• Sue is willing to have any Controller.

  • John's timeslot will end at 10:00 and free resources.

Hosts are reshuffled to accommodate Peter's request

The following reshuffle occurs so that all the timeslots can be accommodated:

  • Sue's timeslot gives up Host2, and is allocated Host1 instead; Host4 (Citrix) remains allocated to Sue's timeslot

  • Host2 is allocated to John's timeslot; Host3 remains allocated to John's timeslot

  • Host2 and Host3 can then be allocated to Peter's timeslot because John's timeslot will be finished by 10:00 when Peter's starts.

Peter successfully submits his request. The new host allocation looks as follows:

Timeslot

Requested Hosts

Allocated Hosts

TS1

1 Controller, Any

1 Load Generator, Any

Host2

Host3

TS2

1 Controller, Any

1 Load Generator, Citrix

Host1

Host4

TS3

1 Controller, Host2

1 Load Generator, Any

Host2

Host3


Note: If John and Peter's timeslots had overlapped, Host2 would not have been available for part of Peter's timeslot. In this case, the reshuffle would not have been possible and Peter would not have been able to reserve his timeslot successfully.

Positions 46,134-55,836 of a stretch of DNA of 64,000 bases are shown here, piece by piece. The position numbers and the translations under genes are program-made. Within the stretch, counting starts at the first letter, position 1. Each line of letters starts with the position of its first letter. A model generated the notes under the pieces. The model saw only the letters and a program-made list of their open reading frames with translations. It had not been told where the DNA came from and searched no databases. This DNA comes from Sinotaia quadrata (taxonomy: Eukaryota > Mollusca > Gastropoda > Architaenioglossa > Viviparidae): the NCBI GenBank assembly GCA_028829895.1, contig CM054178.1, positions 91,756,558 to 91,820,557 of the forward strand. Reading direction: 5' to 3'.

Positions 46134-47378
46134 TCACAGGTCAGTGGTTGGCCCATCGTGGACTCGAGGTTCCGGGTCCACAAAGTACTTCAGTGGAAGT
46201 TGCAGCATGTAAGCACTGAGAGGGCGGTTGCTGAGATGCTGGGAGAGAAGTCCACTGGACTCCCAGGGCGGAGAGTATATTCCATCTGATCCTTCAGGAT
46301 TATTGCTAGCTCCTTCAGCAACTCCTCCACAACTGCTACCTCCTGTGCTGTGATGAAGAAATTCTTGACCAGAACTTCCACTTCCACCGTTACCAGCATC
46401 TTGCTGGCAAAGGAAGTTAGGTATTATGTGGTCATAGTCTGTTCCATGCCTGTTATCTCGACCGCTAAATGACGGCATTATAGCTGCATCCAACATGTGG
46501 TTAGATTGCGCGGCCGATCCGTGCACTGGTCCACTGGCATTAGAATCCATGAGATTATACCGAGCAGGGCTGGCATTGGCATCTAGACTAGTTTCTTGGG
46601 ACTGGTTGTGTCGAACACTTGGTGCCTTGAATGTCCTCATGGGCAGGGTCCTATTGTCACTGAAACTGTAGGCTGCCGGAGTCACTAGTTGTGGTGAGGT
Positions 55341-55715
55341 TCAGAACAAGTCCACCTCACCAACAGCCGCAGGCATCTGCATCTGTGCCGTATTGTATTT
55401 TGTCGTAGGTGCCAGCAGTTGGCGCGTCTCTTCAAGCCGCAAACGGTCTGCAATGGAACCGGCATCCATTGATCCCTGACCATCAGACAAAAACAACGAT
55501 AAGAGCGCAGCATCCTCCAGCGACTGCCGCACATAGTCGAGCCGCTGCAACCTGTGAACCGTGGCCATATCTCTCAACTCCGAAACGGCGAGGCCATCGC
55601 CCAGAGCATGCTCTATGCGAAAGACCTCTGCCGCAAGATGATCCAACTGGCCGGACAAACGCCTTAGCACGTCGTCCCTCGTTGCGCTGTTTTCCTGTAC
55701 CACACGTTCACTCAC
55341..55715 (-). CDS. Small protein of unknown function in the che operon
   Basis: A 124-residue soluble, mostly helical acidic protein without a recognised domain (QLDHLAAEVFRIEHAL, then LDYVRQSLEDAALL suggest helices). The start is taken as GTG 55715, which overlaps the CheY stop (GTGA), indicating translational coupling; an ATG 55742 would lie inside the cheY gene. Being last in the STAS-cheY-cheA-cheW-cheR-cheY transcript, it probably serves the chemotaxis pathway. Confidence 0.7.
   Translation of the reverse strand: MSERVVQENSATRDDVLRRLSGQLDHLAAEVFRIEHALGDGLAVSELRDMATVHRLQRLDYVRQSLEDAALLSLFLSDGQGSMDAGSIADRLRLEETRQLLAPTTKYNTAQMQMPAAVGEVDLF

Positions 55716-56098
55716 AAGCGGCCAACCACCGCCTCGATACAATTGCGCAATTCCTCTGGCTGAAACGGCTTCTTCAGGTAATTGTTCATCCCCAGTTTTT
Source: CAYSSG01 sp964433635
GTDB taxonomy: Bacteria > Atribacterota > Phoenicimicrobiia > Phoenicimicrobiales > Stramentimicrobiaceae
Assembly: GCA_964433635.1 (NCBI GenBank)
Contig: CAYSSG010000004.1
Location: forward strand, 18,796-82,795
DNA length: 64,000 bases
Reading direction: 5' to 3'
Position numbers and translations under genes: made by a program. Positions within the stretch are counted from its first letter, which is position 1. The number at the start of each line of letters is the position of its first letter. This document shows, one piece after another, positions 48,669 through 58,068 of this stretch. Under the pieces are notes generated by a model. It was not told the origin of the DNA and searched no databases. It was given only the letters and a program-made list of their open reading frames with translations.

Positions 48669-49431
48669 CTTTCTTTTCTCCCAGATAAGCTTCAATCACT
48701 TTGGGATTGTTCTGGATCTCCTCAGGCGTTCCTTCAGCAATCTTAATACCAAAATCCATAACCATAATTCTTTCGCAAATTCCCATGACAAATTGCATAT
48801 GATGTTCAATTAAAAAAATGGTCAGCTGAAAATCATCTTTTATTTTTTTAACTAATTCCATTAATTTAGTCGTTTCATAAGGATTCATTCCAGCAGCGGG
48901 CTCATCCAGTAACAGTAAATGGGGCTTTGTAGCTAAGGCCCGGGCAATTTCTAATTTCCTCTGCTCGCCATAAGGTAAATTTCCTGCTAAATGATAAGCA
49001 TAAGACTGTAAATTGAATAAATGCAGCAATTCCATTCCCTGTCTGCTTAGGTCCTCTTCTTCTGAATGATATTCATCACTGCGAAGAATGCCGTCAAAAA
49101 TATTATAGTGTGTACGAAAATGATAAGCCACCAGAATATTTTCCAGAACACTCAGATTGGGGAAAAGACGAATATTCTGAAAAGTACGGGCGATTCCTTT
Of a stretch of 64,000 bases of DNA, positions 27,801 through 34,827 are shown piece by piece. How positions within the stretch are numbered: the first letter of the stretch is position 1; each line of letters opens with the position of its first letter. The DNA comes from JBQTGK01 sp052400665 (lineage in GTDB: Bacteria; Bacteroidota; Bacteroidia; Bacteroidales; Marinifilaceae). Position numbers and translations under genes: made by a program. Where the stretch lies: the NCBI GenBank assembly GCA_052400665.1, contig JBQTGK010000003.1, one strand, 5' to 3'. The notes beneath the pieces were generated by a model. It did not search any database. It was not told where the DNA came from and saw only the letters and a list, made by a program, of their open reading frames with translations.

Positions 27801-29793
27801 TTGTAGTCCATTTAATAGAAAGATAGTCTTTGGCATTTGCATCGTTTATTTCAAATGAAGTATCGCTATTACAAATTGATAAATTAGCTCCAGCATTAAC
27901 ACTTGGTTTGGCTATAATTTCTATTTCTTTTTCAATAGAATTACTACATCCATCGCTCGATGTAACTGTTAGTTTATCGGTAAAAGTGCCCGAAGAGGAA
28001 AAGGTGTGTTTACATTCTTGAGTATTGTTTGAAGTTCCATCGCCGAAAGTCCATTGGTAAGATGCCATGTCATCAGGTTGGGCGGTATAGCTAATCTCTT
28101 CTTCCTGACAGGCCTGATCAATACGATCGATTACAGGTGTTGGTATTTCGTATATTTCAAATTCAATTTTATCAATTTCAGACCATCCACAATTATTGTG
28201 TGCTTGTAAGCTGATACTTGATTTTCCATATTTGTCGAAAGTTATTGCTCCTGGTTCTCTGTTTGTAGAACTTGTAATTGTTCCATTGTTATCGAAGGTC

Hosts are reshuffled as they become available

Now let's say at 07:55 Host2 becomes non-operational. As a result, TS1 takes back Host1, and starts at 08:00. It follows from the information above, that TS2 and TS3 both become invalid as their resources have become partially allocated.

Then, at 09:05, Host2 becomes operational again. It is allocated to TS2, and TS2 starts, though five minutes late, but still during the specified retries period. (For details about configuring retries, see Manage projects.)

At 11:00, TS3 remains invalid (partially allocated) and is unable to start because Host2 is still being used by TS2.

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See also: